India installed 7.6 GW of solar power in the fiscal year 2019-2020 with 40% of the modules being supplied by the domestic manufacturers which included utility-scale projects, on-site consumption, off-grid capacity, and solar pumps.
Among it, 5.9 GW was generated from utility-scale PV and 1.7 GW from rooftop solar.
The Atmanirbhar Bharat Abhiyaan
The Atmanirbhar Bharat Abhiyaan has certainly opened up opportunities for India’s solar manufacturing industry, with the Indian government developing strategies to suppress the use of Chinese equipment by setting up pre permission requirements on imports from other countries. The government is also subsidizing finance on solar projects that use equipment from local manufacturers.
Mandatory Use of Domestic Modules & Cells
The government has taken some firm steps to generate a market for domestic modules.
The Ministry of New and Renewable Energy (MNRE) has introduced a 12-gigawatt scheme for government-owned companies to set up solar power projects with a mandatory clause of using domestically manufactured cells and modules.
The government has offered a US$1.2 billion capital subsidy to government-owned companies for setting up solar power projects.
The government is also encouraging public sector firms to set up more renewable energy projects to ensure sufficient demand for Indian solar module manufacturers in the next few years.
Solar equipment manufacturing value chain
The Solar PV manufacturing process involves Polysilicon, Wafer, Ingot, Cell, and module assembly. Most of the Indian companies are engaged in the processes of module assembly.
Prime Minister Narendra Modi as part of the Atma Nirbhar Bharat campaign stated the country’s aim is to end its import dependence on all equipment including Wafers and Ingot which are the key components for manufacturing of solar cells and modules.
India to strengthen its Wafers and Ingot production is planning to come up with tenders that will provide viability gap funding (VGF) through public-private partnerships to attract domestic manufacturers.
The government has also imposed a basic customs duty (BCD) on the import of all solar cells, modules, and inverters as a firm step towards creating a strong solar equipment manufacturing value chain.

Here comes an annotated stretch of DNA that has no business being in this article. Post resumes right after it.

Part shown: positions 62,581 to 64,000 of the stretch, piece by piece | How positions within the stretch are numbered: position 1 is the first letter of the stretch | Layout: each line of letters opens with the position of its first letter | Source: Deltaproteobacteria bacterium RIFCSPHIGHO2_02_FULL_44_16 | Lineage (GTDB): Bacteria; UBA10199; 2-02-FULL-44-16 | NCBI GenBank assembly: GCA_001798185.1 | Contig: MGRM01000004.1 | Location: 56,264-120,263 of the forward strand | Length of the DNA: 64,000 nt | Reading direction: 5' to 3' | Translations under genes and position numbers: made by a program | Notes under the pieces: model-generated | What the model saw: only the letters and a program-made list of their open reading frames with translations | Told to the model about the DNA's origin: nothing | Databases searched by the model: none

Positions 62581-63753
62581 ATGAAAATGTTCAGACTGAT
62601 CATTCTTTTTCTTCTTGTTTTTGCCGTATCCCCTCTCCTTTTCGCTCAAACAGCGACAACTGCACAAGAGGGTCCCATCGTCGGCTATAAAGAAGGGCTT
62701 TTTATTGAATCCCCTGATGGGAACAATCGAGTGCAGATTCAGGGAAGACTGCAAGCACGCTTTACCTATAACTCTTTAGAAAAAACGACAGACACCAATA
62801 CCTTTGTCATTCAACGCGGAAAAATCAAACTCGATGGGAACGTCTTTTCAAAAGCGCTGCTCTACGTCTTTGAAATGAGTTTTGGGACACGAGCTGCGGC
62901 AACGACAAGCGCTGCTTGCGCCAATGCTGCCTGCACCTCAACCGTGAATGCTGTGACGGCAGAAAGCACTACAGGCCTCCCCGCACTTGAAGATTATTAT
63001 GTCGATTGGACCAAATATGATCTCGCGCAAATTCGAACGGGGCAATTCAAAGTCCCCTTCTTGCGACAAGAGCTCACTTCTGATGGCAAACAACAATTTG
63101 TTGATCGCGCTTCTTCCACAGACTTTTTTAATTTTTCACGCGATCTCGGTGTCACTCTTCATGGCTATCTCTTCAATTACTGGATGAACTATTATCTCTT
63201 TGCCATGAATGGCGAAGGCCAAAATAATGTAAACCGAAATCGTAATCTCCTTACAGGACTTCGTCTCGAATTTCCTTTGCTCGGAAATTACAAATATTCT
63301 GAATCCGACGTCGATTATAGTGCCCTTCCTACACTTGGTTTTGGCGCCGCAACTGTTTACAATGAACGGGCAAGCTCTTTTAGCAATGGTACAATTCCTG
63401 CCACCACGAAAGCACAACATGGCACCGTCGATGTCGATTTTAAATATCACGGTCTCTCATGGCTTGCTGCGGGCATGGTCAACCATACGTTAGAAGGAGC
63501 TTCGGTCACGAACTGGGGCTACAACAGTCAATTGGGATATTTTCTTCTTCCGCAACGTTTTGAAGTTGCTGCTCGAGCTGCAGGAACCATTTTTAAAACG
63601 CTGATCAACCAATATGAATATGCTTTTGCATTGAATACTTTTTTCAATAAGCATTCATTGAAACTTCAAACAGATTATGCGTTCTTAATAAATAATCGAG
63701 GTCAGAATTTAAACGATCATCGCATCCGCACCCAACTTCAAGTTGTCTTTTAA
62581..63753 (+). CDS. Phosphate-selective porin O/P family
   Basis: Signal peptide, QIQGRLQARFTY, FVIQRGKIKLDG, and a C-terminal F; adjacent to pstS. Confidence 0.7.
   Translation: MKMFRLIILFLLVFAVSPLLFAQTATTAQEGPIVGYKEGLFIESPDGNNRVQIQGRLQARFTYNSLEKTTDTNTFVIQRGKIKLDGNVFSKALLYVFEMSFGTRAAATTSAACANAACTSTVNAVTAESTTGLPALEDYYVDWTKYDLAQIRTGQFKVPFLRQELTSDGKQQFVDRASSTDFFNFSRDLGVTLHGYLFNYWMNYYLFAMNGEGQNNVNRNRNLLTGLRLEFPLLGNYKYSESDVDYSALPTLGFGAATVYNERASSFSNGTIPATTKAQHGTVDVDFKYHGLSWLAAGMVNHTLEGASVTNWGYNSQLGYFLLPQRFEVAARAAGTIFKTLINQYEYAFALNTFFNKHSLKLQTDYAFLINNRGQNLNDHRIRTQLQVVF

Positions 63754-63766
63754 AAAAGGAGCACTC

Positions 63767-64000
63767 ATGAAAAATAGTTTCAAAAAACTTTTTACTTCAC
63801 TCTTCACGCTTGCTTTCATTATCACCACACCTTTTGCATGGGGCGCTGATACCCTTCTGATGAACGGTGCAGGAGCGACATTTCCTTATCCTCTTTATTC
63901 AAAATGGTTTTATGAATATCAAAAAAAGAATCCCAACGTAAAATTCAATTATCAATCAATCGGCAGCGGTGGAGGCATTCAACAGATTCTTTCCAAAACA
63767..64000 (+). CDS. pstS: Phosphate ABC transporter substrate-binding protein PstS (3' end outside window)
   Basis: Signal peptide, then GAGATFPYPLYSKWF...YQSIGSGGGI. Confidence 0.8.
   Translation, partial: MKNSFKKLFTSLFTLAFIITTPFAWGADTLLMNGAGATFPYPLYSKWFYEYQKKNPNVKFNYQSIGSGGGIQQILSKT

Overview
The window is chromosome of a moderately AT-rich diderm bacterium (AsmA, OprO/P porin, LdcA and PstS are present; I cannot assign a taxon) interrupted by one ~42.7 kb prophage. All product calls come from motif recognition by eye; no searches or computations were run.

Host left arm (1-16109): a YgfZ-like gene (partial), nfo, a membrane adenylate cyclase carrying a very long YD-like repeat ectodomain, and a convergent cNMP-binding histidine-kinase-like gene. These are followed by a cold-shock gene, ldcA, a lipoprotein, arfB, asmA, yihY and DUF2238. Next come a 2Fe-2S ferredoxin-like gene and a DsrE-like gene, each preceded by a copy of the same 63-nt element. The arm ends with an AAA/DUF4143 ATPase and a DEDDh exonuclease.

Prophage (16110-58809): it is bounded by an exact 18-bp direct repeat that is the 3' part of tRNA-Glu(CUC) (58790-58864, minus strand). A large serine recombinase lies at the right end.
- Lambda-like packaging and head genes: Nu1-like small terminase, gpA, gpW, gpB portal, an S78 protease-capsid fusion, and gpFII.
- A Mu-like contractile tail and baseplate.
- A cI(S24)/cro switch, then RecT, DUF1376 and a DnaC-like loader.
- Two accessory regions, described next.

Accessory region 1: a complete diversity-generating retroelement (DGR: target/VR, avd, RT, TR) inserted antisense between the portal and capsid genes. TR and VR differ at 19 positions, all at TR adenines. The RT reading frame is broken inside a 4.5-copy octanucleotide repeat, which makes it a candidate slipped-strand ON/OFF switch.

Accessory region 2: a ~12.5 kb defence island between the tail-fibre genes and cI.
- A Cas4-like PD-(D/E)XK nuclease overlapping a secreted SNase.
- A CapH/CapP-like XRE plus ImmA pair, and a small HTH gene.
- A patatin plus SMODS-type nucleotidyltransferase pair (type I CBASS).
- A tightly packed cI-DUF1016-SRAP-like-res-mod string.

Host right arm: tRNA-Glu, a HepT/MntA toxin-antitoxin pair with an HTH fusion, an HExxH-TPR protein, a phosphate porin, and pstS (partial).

The DGTR recommended a safeguard duty rate of 14.90% for the first six months and 14.50% for the subsequent six months on all solar cells and modules imported from the China PR, Thailand, and Vietnam starting from July 30, 2020.
The DGTR in its recommendation has stated that an additional two years of protection provided earlier improved the position of domestic industry, the extra one-year extension will provide more time for domestic manufacturers to adjust.
Emmvee’s Managing Director Mr. V Manjunatha has said ‘The safeguard duty recommendation of 14.9% and 14.5% will not help the Indian manufacturers, as the Chinese prices would still be comparatively very low with this percentage of duty.
Mr. V Manjunatha stated, in addition to the safeguard duty on modules, a minimum basic customs duty of 30% to 40% must be levied. The government should build integrated solar industrial clusters in India and create a specialized infrastructure covering the entire value chain from R & D, testing, training center, and other required supporting services.
We need a clear policy framework from the government ensuring substantial solar cell and module production demand in the next few years for Indian solar manufactures.
The government should also provide pass-through benefits to developers when they buy the modules from Indian manufacturers. Without this benefit, India’s forex outflow will continue at $50 billion in the next two years despite any kind of duty.